And, if the results of a recent study hold true, I may not be wired in a way that gets me there.
University of Connecticut researchers last week released a paper suggesting that it’s the germophobes among us who are most likely to remain cloistered as society gradually reopens. While this is hardly a surprising conclusion, it does challenge conventional wisdom about the influence of political persuasion, age, and infirmity as forces controlling our response to the virus. A healthy disgust for pathogens tends to overshadow all other factors.
“What we found in our data set was that the most consistent predictors of concern about COVID and then engagement in preventative health behaviors are actually those psychological disease-avoidance factors,” lead study author Natalie Shook, PhD, said in a statement.
In other words, age alone doesn’t seem to govern how elderly Americans have responded — despite our heightened vulnerability to the bug. “Older participants reported more concern about COVID, which makes sense — they’re at higher risk,” Shook noted. “But when we looked at preventative health behaviors, we weren’t necessarily seeing that older adults were engaging more in preventative health behaviors. So, where there was the concern, that wasn’t necessarily translating into the behaviors that could prevent them.”
Geezerville boasts a highly diverse population, so I’m not surprised to learn there’s no broad consensus among its residents on how to survive the pandemic. Like anyone else, we tend to do what seems to make sense in any given situation. Some of those decisions are based on political leanings or personal experience or just plain stubbornness. But I suspect the overriding consideration has something to do with Rosenthal’s notion of risk tolerance.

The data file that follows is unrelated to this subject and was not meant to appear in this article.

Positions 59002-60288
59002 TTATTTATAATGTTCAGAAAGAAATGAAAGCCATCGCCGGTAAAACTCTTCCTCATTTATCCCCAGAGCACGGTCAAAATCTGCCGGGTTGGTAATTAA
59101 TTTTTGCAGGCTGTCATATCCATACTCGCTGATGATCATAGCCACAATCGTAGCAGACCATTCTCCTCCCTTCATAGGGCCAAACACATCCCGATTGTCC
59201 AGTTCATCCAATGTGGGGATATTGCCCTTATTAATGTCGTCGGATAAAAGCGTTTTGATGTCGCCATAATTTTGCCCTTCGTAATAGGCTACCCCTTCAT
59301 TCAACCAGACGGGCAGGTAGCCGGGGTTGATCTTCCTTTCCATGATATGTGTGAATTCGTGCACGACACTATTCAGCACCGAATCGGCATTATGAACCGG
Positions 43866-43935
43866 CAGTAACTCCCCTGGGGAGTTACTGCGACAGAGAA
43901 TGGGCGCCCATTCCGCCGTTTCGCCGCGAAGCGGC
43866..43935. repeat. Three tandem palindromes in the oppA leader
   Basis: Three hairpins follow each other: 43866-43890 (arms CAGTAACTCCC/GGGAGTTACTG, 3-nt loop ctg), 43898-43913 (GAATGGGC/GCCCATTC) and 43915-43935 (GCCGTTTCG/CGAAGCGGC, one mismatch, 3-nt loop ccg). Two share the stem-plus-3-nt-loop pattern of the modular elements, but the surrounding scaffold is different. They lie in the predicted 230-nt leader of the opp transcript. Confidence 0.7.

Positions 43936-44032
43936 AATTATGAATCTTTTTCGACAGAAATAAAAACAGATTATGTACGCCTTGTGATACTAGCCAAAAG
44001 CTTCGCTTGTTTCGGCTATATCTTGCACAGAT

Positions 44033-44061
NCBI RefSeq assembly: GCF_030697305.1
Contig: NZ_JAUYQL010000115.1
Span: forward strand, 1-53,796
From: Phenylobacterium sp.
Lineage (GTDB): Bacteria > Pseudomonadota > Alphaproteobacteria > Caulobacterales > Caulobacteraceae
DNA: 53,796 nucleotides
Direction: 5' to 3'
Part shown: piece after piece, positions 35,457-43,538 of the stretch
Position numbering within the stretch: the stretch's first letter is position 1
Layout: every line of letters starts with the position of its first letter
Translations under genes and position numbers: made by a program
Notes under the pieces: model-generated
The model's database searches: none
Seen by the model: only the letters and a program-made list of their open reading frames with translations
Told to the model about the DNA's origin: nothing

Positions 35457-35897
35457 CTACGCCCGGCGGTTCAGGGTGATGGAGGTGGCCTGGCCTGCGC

I’d like to think, for example, that the tens of thousands of unmasked graybeards astride their Harleys didn’t descend on Sturgis, S.D., thinking they’re likely to return home to spread a deadly infection among their friends and loved ones. I want to assume that they simply believed the rewards overruled the risks — or something like that.
My risk tolerance is exponentially lower than that of the Sturgis crowd, but it’s gradually rising. MLW and I even returned to our neighborhood bistro last weekend for a late dinner. The tables were well spaced beneath the tent-like structures on the patio, masks were de rigueur, and the atmosphere was conducive to a leisurely repast.
It all felt a bit like a brief vacation from reality, though, rather than the beginning of some variation on the new normal. “They’re going to have a helluva time heating this space come November,” I quipped.
MLW mentioned that she had actually chatted about this the other day with the bistro’s owner, who told her he’d discussed indoor dining with his waitstaff. They quickly vetoed the idea, though: It’s way too risky.